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The characterization of atypical mutations in loci associated with diseases is a powerful tool to discover novel regulatory elements. We previously identified a dinucleotide deletion in the human ankyrin-1 gene (ANK-1) promoter that underlies ankyrin-deficient hereditary spherocytosis. The presence of the deletion was associated with a decrease in promoter function both in vitro and in vivo establishing it as a causative hereditary spherocytosis mutation. The dinucleotide deletion is located in the 5′ untranslated region of the ANK-1 gene and disrupts the binding of TATA binding protein and TFIID, components of the preinitiation complex. We hypothesized that the nucleotides surrounding the mutation define an uncharacterized regulatory sequence. To test this hypothesis, we generated a library of more than 16,000 ANK-1 promoters with degenerate sequence around the mutation and cloned the functional promoter sequences after cell-free transcription. We identified the wild type and three additional sequences, from which we derived a consensus. The sequences were shown to be functional in cell-free transcription, transient-transfection, and transgenic mouse assays. One sequence increased ANK-1 promoter function 5-fold, while randomly chosen sequences decreased ANK-1 promoter function. Our results demonstrate a novel functional motif in the ANK-1 promoter.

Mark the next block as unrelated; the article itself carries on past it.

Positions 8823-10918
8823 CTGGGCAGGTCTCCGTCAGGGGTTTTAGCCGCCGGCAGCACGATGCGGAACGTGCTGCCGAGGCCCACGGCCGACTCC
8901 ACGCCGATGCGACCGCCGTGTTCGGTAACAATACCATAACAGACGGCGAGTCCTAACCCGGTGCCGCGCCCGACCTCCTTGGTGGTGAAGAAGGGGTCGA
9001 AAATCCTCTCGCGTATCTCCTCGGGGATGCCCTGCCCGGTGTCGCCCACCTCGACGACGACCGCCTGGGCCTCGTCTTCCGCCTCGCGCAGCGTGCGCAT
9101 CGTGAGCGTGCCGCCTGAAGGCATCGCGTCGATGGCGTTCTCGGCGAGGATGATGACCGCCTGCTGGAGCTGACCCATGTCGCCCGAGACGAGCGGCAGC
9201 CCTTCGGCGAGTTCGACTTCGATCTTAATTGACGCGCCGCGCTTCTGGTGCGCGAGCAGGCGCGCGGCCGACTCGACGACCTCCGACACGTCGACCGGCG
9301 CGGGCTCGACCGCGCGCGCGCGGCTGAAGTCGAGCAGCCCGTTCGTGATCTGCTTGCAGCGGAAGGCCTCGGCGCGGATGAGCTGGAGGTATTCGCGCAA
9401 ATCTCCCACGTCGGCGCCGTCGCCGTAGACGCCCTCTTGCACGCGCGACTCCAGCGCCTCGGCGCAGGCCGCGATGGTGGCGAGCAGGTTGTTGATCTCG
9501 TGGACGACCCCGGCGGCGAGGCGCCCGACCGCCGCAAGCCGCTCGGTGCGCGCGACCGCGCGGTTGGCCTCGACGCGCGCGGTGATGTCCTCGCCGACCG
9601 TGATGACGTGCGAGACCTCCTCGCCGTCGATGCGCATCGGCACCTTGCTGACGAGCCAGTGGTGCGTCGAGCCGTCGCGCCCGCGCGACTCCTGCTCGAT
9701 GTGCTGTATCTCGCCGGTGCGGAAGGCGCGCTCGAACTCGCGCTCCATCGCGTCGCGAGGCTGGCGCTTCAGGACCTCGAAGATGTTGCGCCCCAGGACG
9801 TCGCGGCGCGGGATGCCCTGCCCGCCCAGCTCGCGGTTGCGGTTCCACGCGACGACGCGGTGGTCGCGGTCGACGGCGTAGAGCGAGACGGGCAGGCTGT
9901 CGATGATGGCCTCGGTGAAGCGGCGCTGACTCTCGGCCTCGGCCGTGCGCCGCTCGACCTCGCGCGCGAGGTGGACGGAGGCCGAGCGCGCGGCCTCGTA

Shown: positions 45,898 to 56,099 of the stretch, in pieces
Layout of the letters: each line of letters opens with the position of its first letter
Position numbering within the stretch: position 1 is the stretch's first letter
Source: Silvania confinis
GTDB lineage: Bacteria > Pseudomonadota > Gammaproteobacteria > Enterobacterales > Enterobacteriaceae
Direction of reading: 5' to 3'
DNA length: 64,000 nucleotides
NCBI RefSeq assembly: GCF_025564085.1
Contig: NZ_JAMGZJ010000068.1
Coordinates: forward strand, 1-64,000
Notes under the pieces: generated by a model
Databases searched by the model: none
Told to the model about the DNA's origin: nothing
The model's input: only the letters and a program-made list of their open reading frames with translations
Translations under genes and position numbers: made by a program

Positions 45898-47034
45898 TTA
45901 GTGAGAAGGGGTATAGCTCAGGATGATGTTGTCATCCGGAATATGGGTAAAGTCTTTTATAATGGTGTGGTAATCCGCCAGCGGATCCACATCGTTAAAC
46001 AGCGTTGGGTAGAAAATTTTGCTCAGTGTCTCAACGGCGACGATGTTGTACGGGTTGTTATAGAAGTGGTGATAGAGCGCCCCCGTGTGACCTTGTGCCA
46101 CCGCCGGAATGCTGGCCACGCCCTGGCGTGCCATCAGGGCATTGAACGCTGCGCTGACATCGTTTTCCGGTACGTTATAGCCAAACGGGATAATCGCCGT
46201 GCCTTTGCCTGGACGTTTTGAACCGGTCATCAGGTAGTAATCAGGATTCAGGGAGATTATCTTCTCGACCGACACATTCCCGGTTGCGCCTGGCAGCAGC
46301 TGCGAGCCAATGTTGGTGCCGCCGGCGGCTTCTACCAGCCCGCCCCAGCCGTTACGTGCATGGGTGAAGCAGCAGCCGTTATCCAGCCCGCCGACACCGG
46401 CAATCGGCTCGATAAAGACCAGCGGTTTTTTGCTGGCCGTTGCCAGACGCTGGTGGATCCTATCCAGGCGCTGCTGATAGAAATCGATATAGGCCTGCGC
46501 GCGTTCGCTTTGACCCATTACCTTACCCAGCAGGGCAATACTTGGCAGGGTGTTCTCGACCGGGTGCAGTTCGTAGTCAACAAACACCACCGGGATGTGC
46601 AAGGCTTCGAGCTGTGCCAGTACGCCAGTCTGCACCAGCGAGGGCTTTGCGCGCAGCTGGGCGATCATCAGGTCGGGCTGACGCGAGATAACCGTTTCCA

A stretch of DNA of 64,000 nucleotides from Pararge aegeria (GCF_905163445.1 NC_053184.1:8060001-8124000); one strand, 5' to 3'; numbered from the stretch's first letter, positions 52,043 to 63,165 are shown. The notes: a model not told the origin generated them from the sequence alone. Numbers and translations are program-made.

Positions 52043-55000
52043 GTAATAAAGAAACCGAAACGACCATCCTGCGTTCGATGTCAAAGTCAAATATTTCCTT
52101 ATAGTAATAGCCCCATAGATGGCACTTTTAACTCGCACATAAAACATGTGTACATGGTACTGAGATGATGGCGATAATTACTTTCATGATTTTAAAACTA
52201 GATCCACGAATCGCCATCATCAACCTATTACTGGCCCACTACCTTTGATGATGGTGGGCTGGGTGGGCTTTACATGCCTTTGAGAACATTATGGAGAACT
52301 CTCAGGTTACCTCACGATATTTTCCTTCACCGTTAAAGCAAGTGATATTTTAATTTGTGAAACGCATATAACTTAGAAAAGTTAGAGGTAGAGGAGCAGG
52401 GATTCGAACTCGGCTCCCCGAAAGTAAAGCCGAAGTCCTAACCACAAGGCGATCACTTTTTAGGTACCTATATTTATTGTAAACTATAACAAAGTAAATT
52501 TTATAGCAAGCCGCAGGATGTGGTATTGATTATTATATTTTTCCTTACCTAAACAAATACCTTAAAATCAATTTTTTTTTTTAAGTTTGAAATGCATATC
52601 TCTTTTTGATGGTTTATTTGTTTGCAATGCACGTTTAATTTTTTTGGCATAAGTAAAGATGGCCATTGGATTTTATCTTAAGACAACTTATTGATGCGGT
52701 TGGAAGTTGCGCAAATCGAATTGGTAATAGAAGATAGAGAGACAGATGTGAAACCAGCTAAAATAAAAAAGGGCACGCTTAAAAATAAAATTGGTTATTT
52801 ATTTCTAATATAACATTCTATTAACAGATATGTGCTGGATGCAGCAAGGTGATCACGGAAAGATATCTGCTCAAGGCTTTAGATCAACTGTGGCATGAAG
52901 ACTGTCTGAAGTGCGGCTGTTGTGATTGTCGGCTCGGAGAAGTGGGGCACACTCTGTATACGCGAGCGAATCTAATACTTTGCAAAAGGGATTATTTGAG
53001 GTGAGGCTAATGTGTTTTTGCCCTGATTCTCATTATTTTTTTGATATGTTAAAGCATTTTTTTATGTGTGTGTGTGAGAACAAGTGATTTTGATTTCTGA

Hereditary spherocytosis (HS; OMIM 182900) is a dominant inherited hemolytic anemia that affects approximately 1/2,500 people of all races worldwide (1, 17, 18). Typically, HS patients have mild symptoms, which can be exacerbated by viral infections (19). These symptoms include elevated reticulocyte counts and smaller, spherical erythrocytes on a blood smear and are accompanied by an abnormal osmotic fragility (13, 19, 23). The majority of HS mutations have been found in the genes encoding the erythrocyte membrane skeleton proteins ankyrin-1 (ANK-1; ~60%) and Band 3 (SLC4A1; ~20%) (1, 19). Virtually all of the described HS mutations cause a functional deficiency of erythrocyte skeleton proteins, either by premature termination and/or amino acid substitutions in regions critical for the protein-protein interactions that stabilize the erythrocyte membrane skeleton (17, 18). In the 10 to 20% of patients in whom no mutations have been detected in the coding region of the membrane skeleton protein genes, the causative mutations are proposed to be in cis-acting regulatory regions resulting in decreased transcription of mRNA resulting in haploinsufficiency (12, 17, 18).